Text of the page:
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of deaths. The loss of torcetrapib was a crushing blow. Pfizer in 2007 lay off nearly ten percent of its staff because of declining sales. In 2007, they faced more than just a reduction in profits; they had diminished reputation which they really have never recovered. PharmaCARE and WellCo Lawsuits? In the short run, the shareholders of the PharmaCARE and WellCo had experienced an increase in dividends after the companys recorded profits. The stock price was recorded to be high and usually the higher the price of a companys stock in the market means that the returns are bound to increase. However in the long run they are expecting a slowed decrease in the returns and price of dividends. Whenever shareholders invest in a company they are expecting a high price on the payment of their shares than they bought the shares at the initial time. Shareholders success will also determine by the long run reputation of the companies which is portrayed through the quality of the products and services of the company. Further, the fact that the business is not concentrating on the improvement of the condition of its lab and the quality of its products it shows that they are not using many of its funds on such expenses. The significant aspect is that the business is ignoring its reputation so as to maintain high profits and please the shareholders. They would not be pleased if they knew the entire truth. In this scenario even though the business is enjoying large profits it will not continue for a long time. There has been an increased production which has led to increased cases of heart attacks. In a case of reduced prices of the shareholders dividends, the shareholders would sue the company for losses. Whenever the reduction in the price of shares and the stock has occurred for no apparent reason or a cause which is beyond the control of the company, the shareholders would have nothing to sue about. When CompCARE was sold to WellCo they were not aware of the product which had caused the massive deaths. Thus, for WellCo it would have little to

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answer to shareholders. The reduced stock price to both companies will reduce the shareholders returns. Their shareholders will most probably ask for a refund for the number of shares that they gave for the shares. This is due to the expected loss on its stock prices which might not be recovered. PharmaCAREs brand PharmaCARE clearly does not live up to its brand. At first it had a good reputation, consumer database and sales/marketing expertise. This made its products sales high and the company was able to enjoy more profits. It is later discovered that these products were dangerous causing many deaths as a result of heart attacks. The company however saw the reputation it initially had was an opportunity to get more profits and advertised its services to those who would buy just because of their brand name. The advertising was made to promote and create awareness of the particular drugs to consumers. They were not aware that these products were not quality for consumption but created in a way to ensure that consumers easily accessed the products from hospitals and clinics. Living up to its brand would require them to do an extensive research and inspection on its products to ensure that it is safe for the consumption of the human beings as well as having corporate social responsibility. Even though compounding pharmacies are not supposed to sell drugs large quantities for the general use, they were allowed to do so. CompCARE encouraged doctors to fax the list of the bogus patients. After the discovery that one of its products seemed to cause heart attacks, they ignored the complaints and still continued to file large orders instead of inspecting on the cause of the problem and to find ways to curb all that. When all else failed they sold the bad link and never looked back. Their brand name and reputation cannot be recovered by going to their local store and getting another one.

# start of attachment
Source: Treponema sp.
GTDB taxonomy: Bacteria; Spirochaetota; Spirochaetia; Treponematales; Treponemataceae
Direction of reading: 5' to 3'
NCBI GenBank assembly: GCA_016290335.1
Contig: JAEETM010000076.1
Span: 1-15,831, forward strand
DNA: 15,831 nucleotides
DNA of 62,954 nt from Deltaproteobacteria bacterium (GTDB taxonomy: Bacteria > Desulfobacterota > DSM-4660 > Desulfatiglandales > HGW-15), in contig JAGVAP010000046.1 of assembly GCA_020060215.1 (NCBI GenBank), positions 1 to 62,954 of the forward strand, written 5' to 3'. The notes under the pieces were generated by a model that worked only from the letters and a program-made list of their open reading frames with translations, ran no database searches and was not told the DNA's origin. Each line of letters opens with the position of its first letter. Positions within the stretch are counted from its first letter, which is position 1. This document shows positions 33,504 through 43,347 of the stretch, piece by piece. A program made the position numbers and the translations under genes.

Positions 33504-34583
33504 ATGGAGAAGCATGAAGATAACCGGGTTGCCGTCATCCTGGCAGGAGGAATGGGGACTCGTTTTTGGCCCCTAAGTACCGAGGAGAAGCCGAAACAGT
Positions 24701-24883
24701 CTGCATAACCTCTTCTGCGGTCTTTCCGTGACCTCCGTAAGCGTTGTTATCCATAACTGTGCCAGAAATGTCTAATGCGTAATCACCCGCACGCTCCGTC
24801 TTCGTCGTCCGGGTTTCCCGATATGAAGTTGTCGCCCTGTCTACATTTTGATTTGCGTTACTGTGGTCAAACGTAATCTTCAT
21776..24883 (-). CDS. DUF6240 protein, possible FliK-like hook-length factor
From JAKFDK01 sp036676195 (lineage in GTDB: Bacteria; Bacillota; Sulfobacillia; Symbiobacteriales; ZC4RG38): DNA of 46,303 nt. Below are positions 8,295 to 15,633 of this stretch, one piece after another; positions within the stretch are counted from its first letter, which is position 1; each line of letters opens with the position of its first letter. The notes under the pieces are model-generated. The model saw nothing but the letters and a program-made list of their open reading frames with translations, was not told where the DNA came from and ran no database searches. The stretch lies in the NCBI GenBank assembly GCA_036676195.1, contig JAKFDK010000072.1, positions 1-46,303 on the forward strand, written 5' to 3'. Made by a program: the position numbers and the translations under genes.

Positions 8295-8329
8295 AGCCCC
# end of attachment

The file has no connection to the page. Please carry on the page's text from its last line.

Legal and Ethical Considerations Conclusion

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In conclusion, legal and ethical considerations when it comes to marketing, advertising and product safety are essential elements to a company. As organization must balance the need to market a product with ethical and legal responsibility if they want to be successful overall. There are so many federal laws that affect marketing and product safety. It can fall into many categories of regulatory activity and we must be knowledgeable if we are to protect the consumer as well as the organization. PharmaCARE has not showed that there is an ethics and legal responsibility relationship. They have shown that they are not ethical with their environmental responsibility because they are not practicing the initiatives that they have stated to implement. They are not concerned with product integrity because they have known about the defective nature of their drug yet have not taken the appropriate steps to remove it from the marketplace thus saving the lives of the patients as well as their employees who produce it. PharmaCARE is not concerned with its legal responsibility since it was able to skirt its the regulations of the FDA by using compounding pharmacies. With the new legislation that was just passed last month, real world PharmaCARE as well as others will not be able to make this scenario come to pass or they will face stiff penalties.

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Halbert, T., & Ingulli, E. (2012). Law & ethics in the business environment (7th ed.). Mason, OH: South-Western Cengage Learning. Borgerson, J., & Schroeder, J. (2002). Ethical issues of global marketing: Avoiding bad faith in visual representation. European Journal of Marketing, 570-594. Business Dictionary. (n.d.). Retrieved 11 23, 2013, from http://www.businessdictionary.com/definition/stakeholder.html#ixzz2lUflQhGB Fisher, C. D., Schoenfeldt, L. F., & Shaw, J. B. (2006). Human Resource Management. Boston: Houghton Mifflin. Keeping Watch Over Direct-to-Consumer Ads. (2013). Retrieved 12 12, 2013, from The Food and Drug Administration: http://www.fda.gov/ForConsumers/ConsumerUpdates/ucm107170.htm Laczniak, G., Bowie, N., & Klein, T. (2005). Ethical Marketing. Upper Saddle River, New Jersey: Pearson Prentice Hall. Lamb, C. W., McDaniel, C., & Hair, J. J. (2010). Marketing. Ohio: Cengage Learning. Milkovich, G. T., & Newman, J. M. (2008). Compensation. McGraw Hill Companies, Inc. The Food and Drug Administration. (n.d.). Retrieved 12 12, 2013, from Pharmacy Compounding: http://www.fda.gov/Drugs/GuidanceComplianceRegulatoryInformation/PharmacyCompo unding/ucm339764.htm